A weak boundary is sliding southward across northern OK this morning and will stall near the I-40 corridor this morning. Northeast winds at 10 to 15 mph will be common across northern OK for most of the day before the front retrogrades northward later tonight as a warm front. We expect mostly cloudy conditions today with highs in the lower 60s. A chance of storms will remain for the Tuesday time period and a few of these, if they form, could be severe.
The main focus of the forecast involves tracking a major upper level system that will move across the central U.S. Tuesday evening into Wednesday morning.
A surface dry line will move across the state from the west to the east Tuesday afternoon and evening and will help to create a few severe storms for eastern Ok and western Arkansas.
Data has been a little more solid regarding the low level moisture return ahead of this system and would suggest a chance of severe storms for locations along and east of the highway 69-75 corridor Tuesday evening into the first few hours of Wednesday. Current data does not produce a large amount of precipitation but the model output CAPE and lifted indices indicate a profile that would be supportive of severe storms across east central Ok and western Arkansas late Tuesday evening. The pattern would support all modes of severe weather, including the threat of a tornado or two. The actual output from the models remains somewhat low regarding the quantitative precipitation output but we'll keep a 50% chance of showers and storms for this period.
Before the main threat of severe weather unfolds Tuesday evening, moisture will rapidly return early Tuesday morning as a low level jet slides across the area. This should result in a few elevated storms pre-dawn Tuesday. Some of these storms would be capable of producing some small hail. The latest data indicates the low level jet will be position to our west, and this means most of the early morning showers and storms may also be positioned to the west of our immediate area for the early Tuesday morning period. Again, most of the storms would be elevated and only pose a hail threat for Tuesday morning. The threat Tuesday afternoon and evening would result in super cell storms before the storms congeal into a complex of storms or possibly a line segment or two of storms.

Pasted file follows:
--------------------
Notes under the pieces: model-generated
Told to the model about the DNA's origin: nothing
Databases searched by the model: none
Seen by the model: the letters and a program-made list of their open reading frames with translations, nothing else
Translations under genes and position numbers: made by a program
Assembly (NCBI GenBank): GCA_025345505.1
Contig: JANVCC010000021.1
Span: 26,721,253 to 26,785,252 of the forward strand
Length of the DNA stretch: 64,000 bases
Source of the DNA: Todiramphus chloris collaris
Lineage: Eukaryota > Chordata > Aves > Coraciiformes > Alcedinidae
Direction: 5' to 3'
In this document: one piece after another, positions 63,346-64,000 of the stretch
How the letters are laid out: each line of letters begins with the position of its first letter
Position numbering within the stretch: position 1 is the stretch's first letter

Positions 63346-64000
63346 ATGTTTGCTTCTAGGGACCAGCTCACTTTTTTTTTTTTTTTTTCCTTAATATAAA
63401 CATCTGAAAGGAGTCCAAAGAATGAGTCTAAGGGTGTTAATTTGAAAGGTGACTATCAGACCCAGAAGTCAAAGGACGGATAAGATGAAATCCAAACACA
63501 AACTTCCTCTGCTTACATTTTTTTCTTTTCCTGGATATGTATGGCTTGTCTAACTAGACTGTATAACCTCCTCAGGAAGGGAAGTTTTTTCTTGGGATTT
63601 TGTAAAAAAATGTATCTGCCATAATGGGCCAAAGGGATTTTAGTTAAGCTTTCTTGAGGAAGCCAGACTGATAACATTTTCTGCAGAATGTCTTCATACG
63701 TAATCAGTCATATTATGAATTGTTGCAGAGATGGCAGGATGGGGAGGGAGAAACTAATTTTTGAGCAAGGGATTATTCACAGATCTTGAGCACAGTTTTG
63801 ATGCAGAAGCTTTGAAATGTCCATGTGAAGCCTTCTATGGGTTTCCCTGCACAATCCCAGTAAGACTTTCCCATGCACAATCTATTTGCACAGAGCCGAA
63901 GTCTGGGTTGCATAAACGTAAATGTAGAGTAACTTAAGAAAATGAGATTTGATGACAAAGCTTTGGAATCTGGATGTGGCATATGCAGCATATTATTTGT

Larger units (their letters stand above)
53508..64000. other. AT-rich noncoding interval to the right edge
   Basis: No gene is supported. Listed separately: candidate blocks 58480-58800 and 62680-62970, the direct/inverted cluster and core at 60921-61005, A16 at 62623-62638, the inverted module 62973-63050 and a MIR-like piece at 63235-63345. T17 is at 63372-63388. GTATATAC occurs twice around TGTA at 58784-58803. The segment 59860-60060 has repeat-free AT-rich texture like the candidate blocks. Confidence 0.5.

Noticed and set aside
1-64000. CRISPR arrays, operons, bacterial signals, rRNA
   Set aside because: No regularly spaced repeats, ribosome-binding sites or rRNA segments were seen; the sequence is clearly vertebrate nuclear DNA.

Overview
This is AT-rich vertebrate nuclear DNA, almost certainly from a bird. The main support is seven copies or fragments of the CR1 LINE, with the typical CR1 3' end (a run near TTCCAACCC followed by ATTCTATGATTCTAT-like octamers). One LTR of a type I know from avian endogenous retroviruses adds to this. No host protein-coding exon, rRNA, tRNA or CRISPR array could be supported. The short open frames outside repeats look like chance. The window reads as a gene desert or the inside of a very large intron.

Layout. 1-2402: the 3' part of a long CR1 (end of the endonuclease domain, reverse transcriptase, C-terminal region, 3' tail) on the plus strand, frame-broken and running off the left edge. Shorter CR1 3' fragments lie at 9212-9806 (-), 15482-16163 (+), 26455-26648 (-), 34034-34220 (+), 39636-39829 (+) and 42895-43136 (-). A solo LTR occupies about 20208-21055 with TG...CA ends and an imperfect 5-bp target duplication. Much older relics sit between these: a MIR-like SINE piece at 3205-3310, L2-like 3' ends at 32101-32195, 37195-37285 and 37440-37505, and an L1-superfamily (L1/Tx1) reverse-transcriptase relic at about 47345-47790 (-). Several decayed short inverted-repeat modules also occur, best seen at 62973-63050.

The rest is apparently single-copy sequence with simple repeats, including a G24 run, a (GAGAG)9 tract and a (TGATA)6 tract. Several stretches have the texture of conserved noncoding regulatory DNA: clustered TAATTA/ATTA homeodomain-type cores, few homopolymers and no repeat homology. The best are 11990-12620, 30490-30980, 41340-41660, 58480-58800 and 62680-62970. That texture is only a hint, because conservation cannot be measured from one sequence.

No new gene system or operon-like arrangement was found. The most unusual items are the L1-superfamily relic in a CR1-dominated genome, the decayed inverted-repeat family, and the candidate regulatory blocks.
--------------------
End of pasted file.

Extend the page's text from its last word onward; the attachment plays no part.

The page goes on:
The Wednesday period should present cool but calm weather before another fast moving wave enters the region Friday. This will result in a low pressure area forming across western OK Thursday and moving quickly across the state Friday. If moisture returns, a fast moving system producing a few storms would be possible Friday afternoon or early evening. Before all of this occurs, the winds Thursday will be increasing speeds from the south with temperature moving into the lower to mid-70s. The fire danger Thursday will be very high across most of the area.
The weekend currently appears dry and near normal before another system arrives early next week.